Moreover, the ECJ held that the General Court had failed to examine the perception of the mark by the relevant public. Where a person seeks to register a mark consisting of a first name and a surname, the combination of which is allegedly well known, the court must examine carefully whether this combination will be perceived as a whole, or whether the surname is the dominant or distinctive element. In this respect, the ECJ agreed with the advocate general, who had condemned the decision of the General Court in his opinion of March 25 2010 (for further details please see "Advocate general strongly criticises General Court's decision on surname"). According to the advocate general, the General Court's decision could give rise to the mistaken belief that any surname may be held to be confusingly similar to a composite mark that includes a first name and the surname in question. The ECJ thus concluded that the General Court had erred in basing its assessment of the conceptual similarity of the marks on general considerations without analyzing all the relevant factors specific to the case, in disregard of the requirement of an overall assessment of the likelihood of confusion.
 
This dispute - which has now been going on for almost eight years - is far from over, as the ECJ has referred the case back to the General Court. It remains to be seen how the General Court will deal with the following questions:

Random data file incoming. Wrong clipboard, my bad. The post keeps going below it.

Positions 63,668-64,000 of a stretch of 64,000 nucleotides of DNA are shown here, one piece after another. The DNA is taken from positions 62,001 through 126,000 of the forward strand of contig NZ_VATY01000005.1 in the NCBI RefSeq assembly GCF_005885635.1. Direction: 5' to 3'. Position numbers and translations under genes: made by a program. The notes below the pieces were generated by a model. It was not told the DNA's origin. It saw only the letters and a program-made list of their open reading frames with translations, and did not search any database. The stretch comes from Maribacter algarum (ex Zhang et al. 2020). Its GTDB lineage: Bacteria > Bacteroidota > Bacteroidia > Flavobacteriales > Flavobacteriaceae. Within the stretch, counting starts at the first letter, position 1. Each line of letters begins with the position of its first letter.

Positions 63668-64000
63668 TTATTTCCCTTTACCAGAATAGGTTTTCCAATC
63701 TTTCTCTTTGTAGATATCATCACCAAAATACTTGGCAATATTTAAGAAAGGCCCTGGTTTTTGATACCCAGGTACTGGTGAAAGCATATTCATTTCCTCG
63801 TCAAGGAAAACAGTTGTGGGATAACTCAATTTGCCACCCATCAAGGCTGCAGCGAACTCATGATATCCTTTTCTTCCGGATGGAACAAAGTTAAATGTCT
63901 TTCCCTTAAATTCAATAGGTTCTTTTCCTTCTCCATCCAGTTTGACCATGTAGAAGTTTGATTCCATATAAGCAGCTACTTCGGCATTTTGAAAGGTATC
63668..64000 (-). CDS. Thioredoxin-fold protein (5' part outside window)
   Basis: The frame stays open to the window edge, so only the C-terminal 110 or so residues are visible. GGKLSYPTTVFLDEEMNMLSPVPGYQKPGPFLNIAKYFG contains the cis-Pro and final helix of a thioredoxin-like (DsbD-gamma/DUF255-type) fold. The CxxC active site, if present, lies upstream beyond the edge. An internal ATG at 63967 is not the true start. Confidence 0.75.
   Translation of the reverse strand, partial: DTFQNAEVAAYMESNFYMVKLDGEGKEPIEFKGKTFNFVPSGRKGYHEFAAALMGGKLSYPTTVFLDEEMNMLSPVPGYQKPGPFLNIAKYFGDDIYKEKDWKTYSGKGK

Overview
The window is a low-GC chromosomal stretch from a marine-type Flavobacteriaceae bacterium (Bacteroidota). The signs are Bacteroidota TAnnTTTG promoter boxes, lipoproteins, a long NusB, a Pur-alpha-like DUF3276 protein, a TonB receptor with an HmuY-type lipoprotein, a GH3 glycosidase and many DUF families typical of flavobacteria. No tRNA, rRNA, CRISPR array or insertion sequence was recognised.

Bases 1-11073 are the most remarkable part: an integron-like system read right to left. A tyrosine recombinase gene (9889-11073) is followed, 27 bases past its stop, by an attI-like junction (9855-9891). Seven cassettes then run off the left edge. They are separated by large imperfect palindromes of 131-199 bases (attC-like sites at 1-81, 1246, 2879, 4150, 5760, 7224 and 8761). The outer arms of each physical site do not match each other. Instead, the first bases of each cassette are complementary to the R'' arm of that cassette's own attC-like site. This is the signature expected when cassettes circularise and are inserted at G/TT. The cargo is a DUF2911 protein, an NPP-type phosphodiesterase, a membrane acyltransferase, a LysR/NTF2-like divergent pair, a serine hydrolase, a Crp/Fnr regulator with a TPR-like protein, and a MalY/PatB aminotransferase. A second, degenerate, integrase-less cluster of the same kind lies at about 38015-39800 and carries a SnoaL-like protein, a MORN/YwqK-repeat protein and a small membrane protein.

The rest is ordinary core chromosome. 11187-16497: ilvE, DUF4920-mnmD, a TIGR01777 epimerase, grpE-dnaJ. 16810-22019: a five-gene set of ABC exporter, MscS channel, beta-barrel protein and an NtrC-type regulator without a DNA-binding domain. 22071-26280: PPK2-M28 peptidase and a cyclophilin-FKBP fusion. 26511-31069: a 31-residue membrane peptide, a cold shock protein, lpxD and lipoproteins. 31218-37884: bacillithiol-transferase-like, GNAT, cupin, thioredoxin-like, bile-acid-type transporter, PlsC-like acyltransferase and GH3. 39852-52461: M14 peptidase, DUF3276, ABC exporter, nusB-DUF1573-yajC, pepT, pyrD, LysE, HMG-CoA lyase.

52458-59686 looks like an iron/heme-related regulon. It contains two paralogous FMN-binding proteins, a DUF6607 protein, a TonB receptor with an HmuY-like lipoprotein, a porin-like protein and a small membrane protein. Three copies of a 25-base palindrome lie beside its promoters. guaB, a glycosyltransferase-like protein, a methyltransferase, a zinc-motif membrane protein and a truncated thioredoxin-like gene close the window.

• whether Becker is just a common name which has no independent distinctive role in the mark BARBARA BECKER; and
  • whether the mark BARBARA BECKER will be perceived as a whole, in view of the extensive use of this name in Germany.
Finally, some interesting elements of the case have not been reviewed. First, the case is unusual in that Barbara Becker, a well-known celebrity, sought to defend her application for BARBARA BECKER against the less well-known mark BECKER. If the mark BARBARA BECKER proceeds to registration, Barbara Becker should have no difficulty enforcing her mark against later BECKER marks on the grounds that these marks:
  • are confusingly similar to her mark; and
  • seek to exploit her reputation.
Another interesting fact is that Barbara Becker was born as Barbara Feltus, and she became known as an actor and model under that name. She took the name Becker only when she married tennis champion Boris Becker. Further, Barbara Becker remarried in September 2009 and is now known as Barbara Quinze. As the ECJ stated that the celebrity status of Barbara Becker should be taken into account, these changes of name could have been relevant.
 
Third, it would be interesting to see whether an opposition filed by a company controlled by, or affiliated to, Boris Becker would have had a different outcome.
 
Carsten Albrecht, FPS Fritze Wicke Seelig, Hamburg